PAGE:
The SHEROES Contributor

Sucheta Tiwari

Sucheta Tiwari raduated as a medical doctor in 2013. She is now on a scholarship to study global health at the University of Oxford. She is deeply interested in understanding and improving Maternal and Child Health through Health System strengthening. In her spare time, she likes to read Vonnegut, watch Doctor Who, listen to indie music, and yet actively denies being a hipster."

Women at work- A birth

The issue of gender equality has been a long-drawn out battle to win our fair share of the world as human beings. For far too long, however, women have not consciously acknowledged what defines us as a biological gender: our choices and abilities to bring new life into the world. Understandably, people addressing women’s empowerment have tried to keep away from reducing the woman to a child-bearing machine. Has this come at a cost?

In her book “Love, Power and Knowledge”, Hilary Rose says that a woman birthing is “a moment when bodiliness and culture mingle boundaries.” To understand how a society treats its women, all one has to do is see how women of that society give birth. Just ask a woman: How many children has she had? How frequently? How many boys and how many girls? Where did she give birth? Did she want the pregnancy at all? Did her choice matter?- and, as doctors, we don’t want to admit it- but how was she treated in the labour room?

I trained as a doctor. I study global health. I have lived and worked in India, and I have known women who work in healthcare on two continents. A lot of my time is spent trying to understand why mothers die around the world. A great proportion of my time in medical school and internship was spent in a government hospital’s labour room. This labour room was an all-female zone. The doctors were all women, the patients, obviously, were all women, and so were the nurses. Male members of the family weren’t allowed in. Male members of hospital staff were only rarely needed.

Let me narrate three stories of one birth. A birth that could have been any one of the hundreds I saw when I worked in that labour room.

The Doctor.

I am on my fourth night shift in a row. My body hasn’t completely adjusted to this new schedule, and I feel drained. I am a postgraduate trainee in Obstetrics and Gynaecology. I wanted to be a general surgeon, but increasingly, the demand for general surgeons is falling in big cities. Ob-G is a terminal branch where I won’t need to specialize further. I calculated my choices- I am expected to marry and bear children in the next five years; career will have to take a back seat. My fiancé is a surgeon, and if we want a stable family life, one of us will have to slow down. We didn’t think twice about who had to make that choice. It is a compromise I am comfortable with, now. I just wish the nights weren’t so long, and that there were more than three competent doctors on a shift. On some nights, I have had to take over ten deliveries in twelve hours. For the most part I try to do my best work, but the labour room is a battleground. Towards the end of my last night shift, a patient had to be wheeled in for emergency surgery and I had had to stay on for four hours after my shift ended- Only to return for my scheduled shift in six hours.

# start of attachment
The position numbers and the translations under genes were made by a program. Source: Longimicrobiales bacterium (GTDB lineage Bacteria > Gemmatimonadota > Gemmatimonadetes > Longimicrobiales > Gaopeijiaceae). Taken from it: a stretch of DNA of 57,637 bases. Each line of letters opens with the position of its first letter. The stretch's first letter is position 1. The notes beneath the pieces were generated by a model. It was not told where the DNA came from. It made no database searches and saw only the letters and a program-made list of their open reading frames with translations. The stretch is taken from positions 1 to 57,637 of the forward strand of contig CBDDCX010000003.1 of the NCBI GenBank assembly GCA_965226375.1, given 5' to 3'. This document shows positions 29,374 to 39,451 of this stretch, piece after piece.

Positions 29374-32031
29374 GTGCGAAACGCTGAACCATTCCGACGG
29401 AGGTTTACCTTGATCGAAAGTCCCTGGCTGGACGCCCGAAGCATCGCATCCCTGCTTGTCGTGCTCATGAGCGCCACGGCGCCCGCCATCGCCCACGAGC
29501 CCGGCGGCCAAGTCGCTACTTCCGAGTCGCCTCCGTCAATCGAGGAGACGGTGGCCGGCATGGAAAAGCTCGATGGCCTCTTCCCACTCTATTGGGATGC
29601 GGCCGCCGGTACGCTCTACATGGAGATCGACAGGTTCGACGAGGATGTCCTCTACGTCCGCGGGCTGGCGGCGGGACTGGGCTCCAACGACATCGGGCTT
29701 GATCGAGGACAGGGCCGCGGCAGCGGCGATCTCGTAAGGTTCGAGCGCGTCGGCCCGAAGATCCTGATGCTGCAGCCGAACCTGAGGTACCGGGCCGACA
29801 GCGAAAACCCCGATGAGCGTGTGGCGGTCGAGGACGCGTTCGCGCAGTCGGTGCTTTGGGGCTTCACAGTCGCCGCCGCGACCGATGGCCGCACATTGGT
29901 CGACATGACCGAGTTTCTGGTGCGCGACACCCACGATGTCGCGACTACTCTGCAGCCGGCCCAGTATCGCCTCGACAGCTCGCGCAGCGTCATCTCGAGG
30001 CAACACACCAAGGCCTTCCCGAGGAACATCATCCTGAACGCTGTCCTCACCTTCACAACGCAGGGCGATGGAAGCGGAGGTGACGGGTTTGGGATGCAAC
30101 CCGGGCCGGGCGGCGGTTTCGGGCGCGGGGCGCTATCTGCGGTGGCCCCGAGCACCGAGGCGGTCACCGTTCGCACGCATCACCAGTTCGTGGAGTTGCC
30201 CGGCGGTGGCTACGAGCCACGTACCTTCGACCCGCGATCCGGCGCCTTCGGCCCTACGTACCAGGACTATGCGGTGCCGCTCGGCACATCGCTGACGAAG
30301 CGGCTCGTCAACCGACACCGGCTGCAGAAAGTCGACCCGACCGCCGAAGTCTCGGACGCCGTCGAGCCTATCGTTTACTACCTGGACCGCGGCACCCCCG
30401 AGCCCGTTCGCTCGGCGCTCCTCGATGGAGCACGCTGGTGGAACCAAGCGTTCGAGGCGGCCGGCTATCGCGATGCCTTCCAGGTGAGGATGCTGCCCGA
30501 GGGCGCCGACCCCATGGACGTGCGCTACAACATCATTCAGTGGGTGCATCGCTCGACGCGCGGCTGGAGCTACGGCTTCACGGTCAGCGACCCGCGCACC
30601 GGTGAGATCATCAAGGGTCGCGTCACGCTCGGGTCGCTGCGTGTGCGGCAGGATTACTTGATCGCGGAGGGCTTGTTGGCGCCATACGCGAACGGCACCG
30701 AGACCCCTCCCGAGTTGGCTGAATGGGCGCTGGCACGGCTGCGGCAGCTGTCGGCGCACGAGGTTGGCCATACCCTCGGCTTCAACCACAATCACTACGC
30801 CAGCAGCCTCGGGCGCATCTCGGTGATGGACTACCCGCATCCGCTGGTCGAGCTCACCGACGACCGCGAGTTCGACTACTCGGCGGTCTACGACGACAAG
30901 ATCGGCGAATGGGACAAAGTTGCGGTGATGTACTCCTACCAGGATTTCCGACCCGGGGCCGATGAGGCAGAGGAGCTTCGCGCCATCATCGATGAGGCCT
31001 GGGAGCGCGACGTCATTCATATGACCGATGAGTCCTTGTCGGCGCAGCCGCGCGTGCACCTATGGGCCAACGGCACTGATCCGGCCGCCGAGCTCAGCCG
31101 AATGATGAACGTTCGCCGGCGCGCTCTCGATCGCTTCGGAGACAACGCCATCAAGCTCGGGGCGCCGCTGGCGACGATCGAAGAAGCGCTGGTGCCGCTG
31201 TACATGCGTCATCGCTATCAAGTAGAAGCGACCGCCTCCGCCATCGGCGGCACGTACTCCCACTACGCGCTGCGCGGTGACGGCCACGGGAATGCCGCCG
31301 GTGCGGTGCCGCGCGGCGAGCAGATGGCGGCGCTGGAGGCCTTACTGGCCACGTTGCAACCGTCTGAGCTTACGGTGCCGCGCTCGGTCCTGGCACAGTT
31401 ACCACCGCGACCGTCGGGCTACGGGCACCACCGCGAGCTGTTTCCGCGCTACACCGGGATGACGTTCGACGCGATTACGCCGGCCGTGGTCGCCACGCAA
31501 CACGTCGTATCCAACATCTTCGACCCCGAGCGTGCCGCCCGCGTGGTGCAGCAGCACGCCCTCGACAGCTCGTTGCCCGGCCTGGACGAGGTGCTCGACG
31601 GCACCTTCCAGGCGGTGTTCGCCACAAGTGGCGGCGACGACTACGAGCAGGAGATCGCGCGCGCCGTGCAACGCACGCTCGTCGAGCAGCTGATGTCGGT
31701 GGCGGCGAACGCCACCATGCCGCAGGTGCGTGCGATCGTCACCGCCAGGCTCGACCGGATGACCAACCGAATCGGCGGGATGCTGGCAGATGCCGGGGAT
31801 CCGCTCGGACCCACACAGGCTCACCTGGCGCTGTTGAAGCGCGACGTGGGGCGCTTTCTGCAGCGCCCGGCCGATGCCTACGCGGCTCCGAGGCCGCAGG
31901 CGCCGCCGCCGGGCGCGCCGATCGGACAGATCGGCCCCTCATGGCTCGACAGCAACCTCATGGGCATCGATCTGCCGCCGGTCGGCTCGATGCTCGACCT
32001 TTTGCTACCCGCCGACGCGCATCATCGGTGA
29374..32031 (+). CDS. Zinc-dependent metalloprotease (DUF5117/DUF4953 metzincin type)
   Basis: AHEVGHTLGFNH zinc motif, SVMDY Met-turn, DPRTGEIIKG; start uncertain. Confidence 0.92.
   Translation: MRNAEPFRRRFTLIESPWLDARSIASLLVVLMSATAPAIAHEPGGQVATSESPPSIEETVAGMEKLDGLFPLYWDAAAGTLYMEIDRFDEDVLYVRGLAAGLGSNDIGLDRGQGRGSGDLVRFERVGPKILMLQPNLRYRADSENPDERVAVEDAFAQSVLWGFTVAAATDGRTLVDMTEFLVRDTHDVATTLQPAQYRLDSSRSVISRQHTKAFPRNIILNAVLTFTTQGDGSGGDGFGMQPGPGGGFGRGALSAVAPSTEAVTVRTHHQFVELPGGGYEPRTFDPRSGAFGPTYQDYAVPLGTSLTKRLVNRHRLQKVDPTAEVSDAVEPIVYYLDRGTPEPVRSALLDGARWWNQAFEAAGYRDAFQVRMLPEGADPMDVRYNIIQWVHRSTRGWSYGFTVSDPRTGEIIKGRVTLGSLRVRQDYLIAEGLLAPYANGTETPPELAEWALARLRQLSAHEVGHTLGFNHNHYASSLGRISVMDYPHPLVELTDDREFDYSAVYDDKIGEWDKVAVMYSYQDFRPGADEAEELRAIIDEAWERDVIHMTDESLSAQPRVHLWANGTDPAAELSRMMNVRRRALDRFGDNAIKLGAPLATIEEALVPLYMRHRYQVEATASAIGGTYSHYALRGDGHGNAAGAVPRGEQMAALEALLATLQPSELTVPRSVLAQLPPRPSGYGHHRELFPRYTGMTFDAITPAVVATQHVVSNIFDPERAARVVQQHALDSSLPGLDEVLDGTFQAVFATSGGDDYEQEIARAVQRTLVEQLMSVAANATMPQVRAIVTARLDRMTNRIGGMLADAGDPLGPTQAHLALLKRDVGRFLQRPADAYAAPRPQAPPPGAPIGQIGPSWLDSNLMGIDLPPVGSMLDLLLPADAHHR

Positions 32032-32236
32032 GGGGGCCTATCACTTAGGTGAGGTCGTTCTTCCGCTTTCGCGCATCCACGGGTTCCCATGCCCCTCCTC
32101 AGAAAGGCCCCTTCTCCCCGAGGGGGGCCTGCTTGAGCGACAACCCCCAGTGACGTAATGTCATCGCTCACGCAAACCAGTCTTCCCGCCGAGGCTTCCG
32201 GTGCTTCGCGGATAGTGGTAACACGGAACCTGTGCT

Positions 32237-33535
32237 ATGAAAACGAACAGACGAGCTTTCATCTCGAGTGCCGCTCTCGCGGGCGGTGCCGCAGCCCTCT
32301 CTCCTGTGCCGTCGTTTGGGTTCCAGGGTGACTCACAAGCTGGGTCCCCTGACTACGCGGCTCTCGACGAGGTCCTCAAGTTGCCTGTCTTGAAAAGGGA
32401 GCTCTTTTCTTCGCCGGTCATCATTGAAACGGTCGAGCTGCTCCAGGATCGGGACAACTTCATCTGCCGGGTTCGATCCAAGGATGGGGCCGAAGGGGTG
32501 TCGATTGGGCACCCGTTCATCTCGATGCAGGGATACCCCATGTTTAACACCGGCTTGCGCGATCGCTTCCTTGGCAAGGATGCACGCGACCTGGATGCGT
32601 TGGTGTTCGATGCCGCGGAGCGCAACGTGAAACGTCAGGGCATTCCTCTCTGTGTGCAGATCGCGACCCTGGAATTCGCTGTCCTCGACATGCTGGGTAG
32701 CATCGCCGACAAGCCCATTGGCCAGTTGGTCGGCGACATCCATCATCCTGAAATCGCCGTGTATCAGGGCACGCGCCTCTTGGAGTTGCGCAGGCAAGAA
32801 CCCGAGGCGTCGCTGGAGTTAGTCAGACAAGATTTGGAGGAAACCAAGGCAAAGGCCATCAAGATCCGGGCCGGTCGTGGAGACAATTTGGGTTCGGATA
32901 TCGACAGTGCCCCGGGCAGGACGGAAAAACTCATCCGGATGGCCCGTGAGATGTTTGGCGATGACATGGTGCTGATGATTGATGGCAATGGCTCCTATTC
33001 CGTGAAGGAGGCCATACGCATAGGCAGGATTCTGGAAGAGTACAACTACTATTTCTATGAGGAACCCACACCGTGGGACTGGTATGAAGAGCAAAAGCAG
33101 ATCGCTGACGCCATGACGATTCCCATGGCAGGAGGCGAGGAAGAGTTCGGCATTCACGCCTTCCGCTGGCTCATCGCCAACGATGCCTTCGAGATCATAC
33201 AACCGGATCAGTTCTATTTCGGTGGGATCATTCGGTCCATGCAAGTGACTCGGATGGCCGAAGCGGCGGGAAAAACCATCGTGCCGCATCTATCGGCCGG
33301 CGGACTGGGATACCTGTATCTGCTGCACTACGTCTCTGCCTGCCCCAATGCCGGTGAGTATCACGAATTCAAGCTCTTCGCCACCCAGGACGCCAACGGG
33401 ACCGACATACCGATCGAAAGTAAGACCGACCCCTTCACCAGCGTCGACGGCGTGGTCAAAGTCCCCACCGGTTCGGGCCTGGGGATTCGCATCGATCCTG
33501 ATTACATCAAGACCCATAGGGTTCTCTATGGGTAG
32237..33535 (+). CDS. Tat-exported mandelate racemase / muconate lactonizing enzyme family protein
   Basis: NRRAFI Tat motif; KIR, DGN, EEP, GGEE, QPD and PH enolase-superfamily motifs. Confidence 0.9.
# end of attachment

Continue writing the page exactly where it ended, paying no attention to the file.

There are eight beds in this labour room, and three of them have more than two labouring women. It is an open ward, with the doctors’ desk in the middle, flanked by patients’ beds. It makes it easier to keep an eye out for any complications. Childbirth is dangerous territory. All women and their unborn children have to be frequently monitored for progress. Out of the twenty-odd women, eight are in an active stage of labour and are expected to deliver before her shift ends. Two have had caesarean sections before and need special attention. About four have had more than two children before and are expected to be the easy cases. One of these four women is screaming incessantly. She has been in the labour room all day. Finally, the baby’s head is finally starting to show. Time for action. I call on the nurses and ask the patient to the delivery table.

Screamers are always bad bearers. They are exhausted when it’s time to push the baby out. I have tried to tell her to calm down but there are nineteen other women demanding my attention- two of them at high risk. This woman has had two children before and should be able to bear down easily, but she doesn’t. She is in pain and weeping and calling for her mother. Her husband finally shows up and is asked to bring water. We need to help her push or the baby will get stuck and suffocate. I ask the nurse to give “fundal pressure” to her abdomen to help the baby out. Fifteen insane minutes are spent on the delivery table, and a girl is born.

“Is it a boy?” a small voice asks from the table.

The Nurse.

My five year old son has the flu and has had to miss school. I fear I might be coming down with it too. I knew I was on a night shift tonight, but couldn’t get any rest in the day because my son had to be taken to the doctor. The mother-in-law heard about this and came for a visit, so most of the rest of my day was spent in the kitchen.  I tried to switch shifts with other nurses, but nothing ever works out on such short notice.